The 10 x 10 x 10 cm CubeSats are deployed directly into orbit from space. They currently have no propulsion system to change orbit or deorbit at the end of their missions. With the FENIX, CubeSats could be employed for longer missions farther out in space.

Each of the four boosters is packed with solid propellant that provides thrust which is triggered by a simple electrical ignition system. The boosters can be configured at each corner of the CubeSat or doubled up on either side. Thanks to their lightweight and compact size, they do not take up much instrument space.

D-Orbit won a four-month ticket to test their prototype on the newly-installed ICE Cubes facility in the Columbus module of the International Space Station. The team will test the booster’s safe ignition mechanism inside an ICE cube experiment unit, without firing the actual propulsion system, to ensure that it works and is safe under space conditions.>>
Art Neuendorffer

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Re: APOD: The Iris Nebula in a Field of Dust (2018 Aug 01)

Post by RJN » Wed Aug 01, 2018 7:44 pm

Torpedobait wrote:
Wed Aug 01, 2018 11:40 am
... the same affect that makes Earth's sky blue." The correct word is "effect".
Sorry. I just fixed it on the main NASA APOD site. Thanks!
- RJN

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Re: APOD: The Iris Nebula in a Field of Dust (2018 Aug 01)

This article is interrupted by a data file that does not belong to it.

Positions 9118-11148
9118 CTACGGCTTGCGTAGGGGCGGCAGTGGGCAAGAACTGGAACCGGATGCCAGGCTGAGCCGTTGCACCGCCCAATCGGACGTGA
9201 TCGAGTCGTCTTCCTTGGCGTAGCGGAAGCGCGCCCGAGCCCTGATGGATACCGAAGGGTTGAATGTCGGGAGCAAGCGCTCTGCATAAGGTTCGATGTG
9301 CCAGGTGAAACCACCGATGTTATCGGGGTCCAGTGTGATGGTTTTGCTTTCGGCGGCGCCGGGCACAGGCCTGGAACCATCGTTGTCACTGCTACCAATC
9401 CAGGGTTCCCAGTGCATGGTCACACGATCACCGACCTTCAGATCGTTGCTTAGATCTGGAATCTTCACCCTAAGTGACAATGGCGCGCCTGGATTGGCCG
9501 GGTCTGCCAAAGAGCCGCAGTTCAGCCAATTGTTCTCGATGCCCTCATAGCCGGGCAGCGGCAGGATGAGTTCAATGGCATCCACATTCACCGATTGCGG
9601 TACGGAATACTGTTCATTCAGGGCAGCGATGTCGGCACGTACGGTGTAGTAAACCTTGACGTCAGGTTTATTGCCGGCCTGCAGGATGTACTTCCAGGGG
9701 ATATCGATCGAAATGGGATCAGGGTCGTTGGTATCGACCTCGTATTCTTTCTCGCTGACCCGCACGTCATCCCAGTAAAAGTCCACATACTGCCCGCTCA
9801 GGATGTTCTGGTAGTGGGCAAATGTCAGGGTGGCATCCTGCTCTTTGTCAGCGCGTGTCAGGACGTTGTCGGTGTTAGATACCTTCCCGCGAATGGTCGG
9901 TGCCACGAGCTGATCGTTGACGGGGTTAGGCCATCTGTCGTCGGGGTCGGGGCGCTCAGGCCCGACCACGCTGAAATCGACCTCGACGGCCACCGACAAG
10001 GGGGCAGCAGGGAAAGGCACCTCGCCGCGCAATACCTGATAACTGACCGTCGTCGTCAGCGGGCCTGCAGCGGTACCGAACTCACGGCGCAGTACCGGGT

Post by Ann » Thu Aug 02, 2018 11:56 am

I know I'm late to the party, but...
APOD Robot wrote:

The brown tint of the pervasive dust comes partly from photoluminescence -- dust converting ultraviolet radiation to red light.
Is that another way of saying that these dust clouds glow a dull red because of low-level Hα emission, presumably caused by stray ultraviolet photons emitted by rare and distant hot stars and even rarer and hotter cataclysmic events?

Or to put it differently: The brown dust clouds are in reality very faint emission nebulas?

Ann
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Re: APOD: The Iris Nebula in a Field of Dust (2018 Aug 01)

Post by neufer » Thu Aug 02, 2018 1:05 pm

Ann wrote:
Thu Aug 02, 2018 11:56 am
APOD Robot wrote:

The brown tint of the pervasive dust comes partly from photoluminescence -- dust converting ultraviolet radiation to red light.
Is that another way of saying that these dust clouds glow a dull red because of low-level Hα emission, presumably caused by stray ultraviolet photons emitted by rare and distant hot stars and even rarer and hotter cataclysmic events?